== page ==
Part IV - Tale of Troy or Iliad?
You think that you must therefore excel others in counsel; but you cannot thus claim preeminence in all things. Heaven has made one man an excellent soldier; of another it has made a dancer or a singer and player on the lyre; while yet in another Jove has implanted a wise understanding of which men reap fruit to the saving of many, and he himself knows more about it than any one ....When we think of the Trojan War, we tend to think only of Homer's Iliad, and rightly so -- except the details with which we are most familiar do not appear in Homer's account.
-- Iliad XIII, translated by Samuel Butler
The basics of The Iliad include:
When: The Iliad takes place in the tenth year of the war between the allied forces we call Greek and the Trojans. It covers about 50 days.
What: As the poem states at the beginning, it is the story of the wrath of Achilles.
Achilles isn't a randomly selected great warrior hero, though. If nothing else, it's his family that started the Trojan War because it was his parents' wedding to which the goddess Discord was not invited.
Despite the burned Alexandrian library and the Middle Ages' loss of classical scholarship, it would have been hard for us not to know the stories of Troy. About a third of all surviving Greek literary papyri are Homeric. Every Greco-Roman schoolboy learned his Homer and knew the story of the Trojan War. His auxiliary sources included drama and other poetry, from the now lost writing about the Trojan War cycle to The Aeneid of Vergil, and Ovid's Metamorphoses. One of the "cyclic" poems starts where The Iliad leaves off and the Amazons, led by Penthesilia, come in. This poem, known as Aethiopis, is believed to be the foundation for The Fall of Troy, by the 4th C A.D. poet, Quintus, referred to as Smyrnaeus. Other poems that may have provided source material are Iliupersis, by Arctinus (c 776 B.C.), and the Little Iliad, by Lesches (c 700 B.C.). The story is also told in the great Athenian dramas. Thomas J. Sienkewicz [URL= < department.monm.edu/classics/Courses/CLAS230/MythDocuments/TROYPLOT.htm>] provides a chronology of the Greek and Roman literature that covers the events:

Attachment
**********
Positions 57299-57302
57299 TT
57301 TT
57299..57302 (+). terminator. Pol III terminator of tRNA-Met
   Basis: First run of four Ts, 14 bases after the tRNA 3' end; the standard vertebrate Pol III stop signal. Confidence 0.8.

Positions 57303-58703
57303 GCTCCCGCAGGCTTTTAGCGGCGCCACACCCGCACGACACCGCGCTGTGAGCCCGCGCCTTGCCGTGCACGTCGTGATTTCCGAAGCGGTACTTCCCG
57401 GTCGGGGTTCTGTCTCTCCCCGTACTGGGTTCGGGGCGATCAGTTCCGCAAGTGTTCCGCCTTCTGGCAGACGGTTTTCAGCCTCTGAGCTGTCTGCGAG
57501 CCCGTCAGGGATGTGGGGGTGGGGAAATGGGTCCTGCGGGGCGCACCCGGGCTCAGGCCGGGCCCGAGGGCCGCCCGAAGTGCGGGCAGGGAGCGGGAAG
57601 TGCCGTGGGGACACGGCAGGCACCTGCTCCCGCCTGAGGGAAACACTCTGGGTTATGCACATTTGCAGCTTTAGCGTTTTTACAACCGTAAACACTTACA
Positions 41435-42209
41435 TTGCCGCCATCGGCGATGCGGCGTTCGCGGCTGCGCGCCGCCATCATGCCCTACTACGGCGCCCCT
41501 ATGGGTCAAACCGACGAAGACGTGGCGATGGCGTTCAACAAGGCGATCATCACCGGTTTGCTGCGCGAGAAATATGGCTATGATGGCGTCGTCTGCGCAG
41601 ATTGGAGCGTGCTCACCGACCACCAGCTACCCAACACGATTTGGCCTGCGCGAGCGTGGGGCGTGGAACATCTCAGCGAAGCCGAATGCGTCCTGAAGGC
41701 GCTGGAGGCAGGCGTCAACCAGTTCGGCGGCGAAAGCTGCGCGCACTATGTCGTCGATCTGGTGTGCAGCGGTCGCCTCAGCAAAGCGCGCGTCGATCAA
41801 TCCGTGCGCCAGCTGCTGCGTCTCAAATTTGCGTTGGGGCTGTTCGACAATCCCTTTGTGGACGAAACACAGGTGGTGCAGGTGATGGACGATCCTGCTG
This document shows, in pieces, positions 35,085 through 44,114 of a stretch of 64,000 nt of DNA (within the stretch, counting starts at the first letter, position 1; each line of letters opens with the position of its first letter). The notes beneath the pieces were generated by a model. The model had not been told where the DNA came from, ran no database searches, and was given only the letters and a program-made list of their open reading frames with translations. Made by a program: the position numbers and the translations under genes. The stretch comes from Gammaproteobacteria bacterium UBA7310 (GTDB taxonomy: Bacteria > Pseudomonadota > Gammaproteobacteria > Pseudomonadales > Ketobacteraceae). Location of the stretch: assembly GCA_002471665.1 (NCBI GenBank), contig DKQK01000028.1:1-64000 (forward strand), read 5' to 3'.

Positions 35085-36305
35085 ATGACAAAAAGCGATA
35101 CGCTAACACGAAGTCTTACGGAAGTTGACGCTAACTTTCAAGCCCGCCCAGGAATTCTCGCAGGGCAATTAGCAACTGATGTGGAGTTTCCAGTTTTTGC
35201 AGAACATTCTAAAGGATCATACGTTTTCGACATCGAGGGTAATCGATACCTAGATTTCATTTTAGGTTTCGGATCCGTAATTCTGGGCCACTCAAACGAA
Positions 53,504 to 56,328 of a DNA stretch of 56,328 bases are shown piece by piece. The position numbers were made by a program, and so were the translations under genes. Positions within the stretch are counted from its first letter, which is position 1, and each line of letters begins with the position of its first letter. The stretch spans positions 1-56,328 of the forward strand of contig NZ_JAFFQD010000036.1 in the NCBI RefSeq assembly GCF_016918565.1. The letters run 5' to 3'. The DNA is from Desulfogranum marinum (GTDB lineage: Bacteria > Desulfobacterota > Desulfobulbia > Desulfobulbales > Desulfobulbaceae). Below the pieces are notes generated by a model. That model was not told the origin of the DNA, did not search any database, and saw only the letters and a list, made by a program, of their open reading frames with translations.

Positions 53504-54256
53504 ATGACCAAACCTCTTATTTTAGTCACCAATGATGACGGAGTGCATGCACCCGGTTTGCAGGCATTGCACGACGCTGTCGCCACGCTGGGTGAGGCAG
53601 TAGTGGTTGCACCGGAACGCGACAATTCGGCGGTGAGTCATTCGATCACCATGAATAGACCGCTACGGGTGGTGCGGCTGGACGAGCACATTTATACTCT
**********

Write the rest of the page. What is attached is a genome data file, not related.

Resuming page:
- Euripides' Iphigenia at Aulis
- Metamorphoses XII
- Homer's Iliad
- Metamorphoses XII-XIII
- Sophocles' Philoctetes
- Sophocles' Ajax
- Aeneid II
- Metamorphoses XIII, Euripides' Trojan Women
- Euripides' Hecuba
- Aeschylus' Agamemnon, Seneca's Agamemnon
- Aeschylus' Libation Bearers, Sophocles' Electra, Euripides' Electra
- Euripides' Helen, Euripides' Iphigenia Among the Taurians
- Aeschylus' Eumenides
- Metamorphoses XIII-XIV, Aeneid III, Odyssey 9-12
- Aeneid IV-XII, Odyssey 1-8; 13-24